In an effort to fix a number of challenges downtown Burlingame is facing, the city is in the early stages of exploring adding workforce housing and a parking garage to the core area.
During a Monday study session, the City Council heard a presentation from the firm Pacific Western Community that proposed whether take two city parking lots and construct affordable housing for working people, or workforce housing, on one lot and construct a public parking structure on the other. The two proposed downtown lots are Lots F, located on Park Road and Howard Avenue, and Lot N, located just east of Lot F on Lorton and Howard avenues. The company comes up with novel ways of using tax credit financing, said Mayor Michael Brownrigg.
“If it can work to create that much public benefit without us making a cash investment, it’s pretty exciting,” he said. “It’s still the early days. It’s an exciting and creative idea if it can be made to work. It checks a lot of boxes for us: increasing downtown parking and attainable workforce housing, without encumbering the budget.”
The presentation, by Caleb Roope, who is CEO of The Pacific Companies that runs various firms, including the Pacific Western Community, noted that the housing development would include 100 units of market rate housing or below market rate housing with an option to buy, according to Vice Mayor Terry Nagel. The plan could potentially double the amount of parking between the two lots from 170 spots to 340 spots, which would occupy the current Lot N, Brownrigg said.
“The most appealing part of the proposal is we would get several hundred parking spots downtown — that would be huge,” Nagel said. “There are many, many questions. This is just the start of the process. It’s important to have all types of housing available. People who work for nonprofits, teachers and others are the backbone of our community — people who are not paid huge paychecks. We’re hearing from them loud and clear we need to do something about this problem.”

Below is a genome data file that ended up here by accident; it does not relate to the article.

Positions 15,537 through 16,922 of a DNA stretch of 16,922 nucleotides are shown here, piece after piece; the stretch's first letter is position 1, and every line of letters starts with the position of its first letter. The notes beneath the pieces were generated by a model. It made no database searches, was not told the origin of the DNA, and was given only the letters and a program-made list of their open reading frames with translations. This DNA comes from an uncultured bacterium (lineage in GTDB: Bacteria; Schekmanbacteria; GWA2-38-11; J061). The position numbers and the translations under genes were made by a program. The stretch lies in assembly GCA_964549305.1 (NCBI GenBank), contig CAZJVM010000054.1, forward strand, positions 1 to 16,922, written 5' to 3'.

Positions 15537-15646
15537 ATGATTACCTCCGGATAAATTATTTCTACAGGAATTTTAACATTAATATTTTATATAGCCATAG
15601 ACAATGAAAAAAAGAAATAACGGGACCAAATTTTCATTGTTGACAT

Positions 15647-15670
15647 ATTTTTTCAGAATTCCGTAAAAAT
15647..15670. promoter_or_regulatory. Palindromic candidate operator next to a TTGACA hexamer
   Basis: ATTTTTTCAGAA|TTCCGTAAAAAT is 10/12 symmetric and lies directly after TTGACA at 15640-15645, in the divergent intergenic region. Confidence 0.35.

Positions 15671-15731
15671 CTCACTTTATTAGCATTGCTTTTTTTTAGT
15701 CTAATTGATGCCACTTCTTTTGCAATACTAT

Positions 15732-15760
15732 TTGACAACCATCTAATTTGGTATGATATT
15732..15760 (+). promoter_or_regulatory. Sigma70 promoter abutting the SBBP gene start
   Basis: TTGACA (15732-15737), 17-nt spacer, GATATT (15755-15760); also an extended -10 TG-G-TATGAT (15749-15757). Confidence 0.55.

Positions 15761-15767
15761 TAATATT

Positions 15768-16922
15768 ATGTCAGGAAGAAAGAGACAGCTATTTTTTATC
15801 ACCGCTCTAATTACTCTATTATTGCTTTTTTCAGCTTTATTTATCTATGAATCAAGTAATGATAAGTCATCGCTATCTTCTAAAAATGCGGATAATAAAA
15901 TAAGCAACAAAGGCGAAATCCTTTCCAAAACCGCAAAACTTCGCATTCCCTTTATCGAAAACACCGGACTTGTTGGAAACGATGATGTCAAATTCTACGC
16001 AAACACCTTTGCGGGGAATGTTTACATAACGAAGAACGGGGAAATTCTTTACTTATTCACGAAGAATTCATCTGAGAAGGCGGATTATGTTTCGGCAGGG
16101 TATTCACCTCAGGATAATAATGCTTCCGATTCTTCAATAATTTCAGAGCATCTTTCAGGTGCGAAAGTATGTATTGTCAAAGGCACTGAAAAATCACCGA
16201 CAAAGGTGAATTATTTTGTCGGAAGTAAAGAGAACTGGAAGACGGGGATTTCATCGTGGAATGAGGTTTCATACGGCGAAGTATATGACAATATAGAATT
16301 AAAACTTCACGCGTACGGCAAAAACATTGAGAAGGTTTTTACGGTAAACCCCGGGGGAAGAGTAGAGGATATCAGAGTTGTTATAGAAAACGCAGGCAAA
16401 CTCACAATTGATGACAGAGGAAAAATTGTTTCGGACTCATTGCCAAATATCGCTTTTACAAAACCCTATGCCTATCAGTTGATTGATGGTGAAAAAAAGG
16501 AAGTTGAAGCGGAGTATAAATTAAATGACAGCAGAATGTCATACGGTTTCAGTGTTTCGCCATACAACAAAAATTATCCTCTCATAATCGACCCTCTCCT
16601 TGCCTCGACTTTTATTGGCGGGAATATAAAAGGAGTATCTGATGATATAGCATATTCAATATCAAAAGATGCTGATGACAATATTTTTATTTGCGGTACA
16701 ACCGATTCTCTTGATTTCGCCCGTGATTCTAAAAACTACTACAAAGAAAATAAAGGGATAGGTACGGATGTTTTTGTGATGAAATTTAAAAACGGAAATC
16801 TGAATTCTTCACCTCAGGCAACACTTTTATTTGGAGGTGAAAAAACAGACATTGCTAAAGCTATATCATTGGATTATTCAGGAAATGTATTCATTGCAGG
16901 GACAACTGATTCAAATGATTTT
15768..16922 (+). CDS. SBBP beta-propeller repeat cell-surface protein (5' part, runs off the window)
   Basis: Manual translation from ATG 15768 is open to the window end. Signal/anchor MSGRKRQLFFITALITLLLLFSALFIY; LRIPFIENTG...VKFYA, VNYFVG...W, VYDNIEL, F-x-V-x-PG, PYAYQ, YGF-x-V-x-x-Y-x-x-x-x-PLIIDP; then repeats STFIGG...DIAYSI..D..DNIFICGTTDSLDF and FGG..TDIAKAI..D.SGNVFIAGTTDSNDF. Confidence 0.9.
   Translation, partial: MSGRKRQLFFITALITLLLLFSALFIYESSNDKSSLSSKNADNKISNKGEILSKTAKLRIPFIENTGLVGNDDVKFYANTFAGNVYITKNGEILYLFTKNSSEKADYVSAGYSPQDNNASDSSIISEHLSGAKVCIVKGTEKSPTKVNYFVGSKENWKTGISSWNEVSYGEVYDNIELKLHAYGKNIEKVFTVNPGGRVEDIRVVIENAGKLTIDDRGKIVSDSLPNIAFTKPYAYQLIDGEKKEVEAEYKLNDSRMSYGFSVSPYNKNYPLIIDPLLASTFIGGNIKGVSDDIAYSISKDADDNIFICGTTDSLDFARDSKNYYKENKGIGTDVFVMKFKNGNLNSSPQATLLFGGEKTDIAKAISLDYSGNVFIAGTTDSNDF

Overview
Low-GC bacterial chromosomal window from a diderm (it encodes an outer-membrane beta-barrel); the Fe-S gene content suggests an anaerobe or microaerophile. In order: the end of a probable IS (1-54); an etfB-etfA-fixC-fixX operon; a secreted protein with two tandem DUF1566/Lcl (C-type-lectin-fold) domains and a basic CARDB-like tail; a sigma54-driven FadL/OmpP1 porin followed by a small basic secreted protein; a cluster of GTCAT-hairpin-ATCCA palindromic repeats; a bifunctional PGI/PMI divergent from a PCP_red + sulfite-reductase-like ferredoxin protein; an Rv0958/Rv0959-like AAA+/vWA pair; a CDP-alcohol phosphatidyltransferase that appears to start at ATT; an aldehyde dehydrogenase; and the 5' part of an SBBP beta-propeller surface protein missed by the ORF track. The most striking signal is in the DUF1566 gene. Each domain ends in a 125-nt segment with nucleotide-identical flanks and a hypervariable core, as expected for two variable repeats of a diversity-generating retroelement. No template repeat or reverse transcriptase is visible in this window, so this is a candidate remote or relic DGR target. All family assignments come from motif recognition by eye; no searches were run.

Other councilmembers were also excited about the idea, including Councilman Ricardo Ortiz, who noted it would be good to come up with something that tackles both affordable housing and parking downtown.
“Usually the city would have to kick something in for housing,” he said. “But it sounded intriguing.”
With the potential development of lots F and N by Pacific Western Community, the city had to terminate discussions between itself and Equity Residential regarding development of those lots. Back in 2011, the city sought qualified developers interested in partnering with the city to develop city-owned parking lots within downtown and Equity was one of the chosen parties. Because plans with Equity haven’t moved forward, the city, with no ill will, decided Monday night Equity was not the right partner to move forward with those lots, Brownrigg said.
In other business, the council voted unanimously to amend the land use chapter of the Burlingame Downtown Specific Plan by rezoning properties located within the odd numbered address range of 305-371 Primrose Road and 1401-1403 Chapin Ave. from Burlingame Avenue Commercial, BAC, to Donnelly Avenue Commercial, DAC. The council also voted to rezone properties located within the odd numbered address range of 401-411 Primrose Road, situated at the northwest corner of the intersection of Chapin Avenue and Primrose Road from Burlingame Avenue Commercial to Chapin Avenue Commercial, according to a staff report.
Further, property owners have indicated that the restrictions placed upon land use within this portion of the BAC district have created challenges. Buildings under the DAC are provided greater latitude with respect to placement of office uses on the ground floor and aren’t subject to restrictions on the number of food establishments that may be placed within these zones. In an effort to provide greater flexibility for re-tenanting of those properties within the BAC zone that front on Primrose Road north of Burlingame Avenue, on May 5, the council directed staff to proceed with analysis of land use options and crafting of amendments to the zoning regulations applicable to these properties that may facilitate re-tenanting of vacant tenant spaces, according to the report.
“These are small, but useful changes,” Brownrigg said. “It’s better use of those properties to get these places rented out.”
Meanwhile, the council has asked staff to work closely with The Pacific Companies.
The council next meets in late August.
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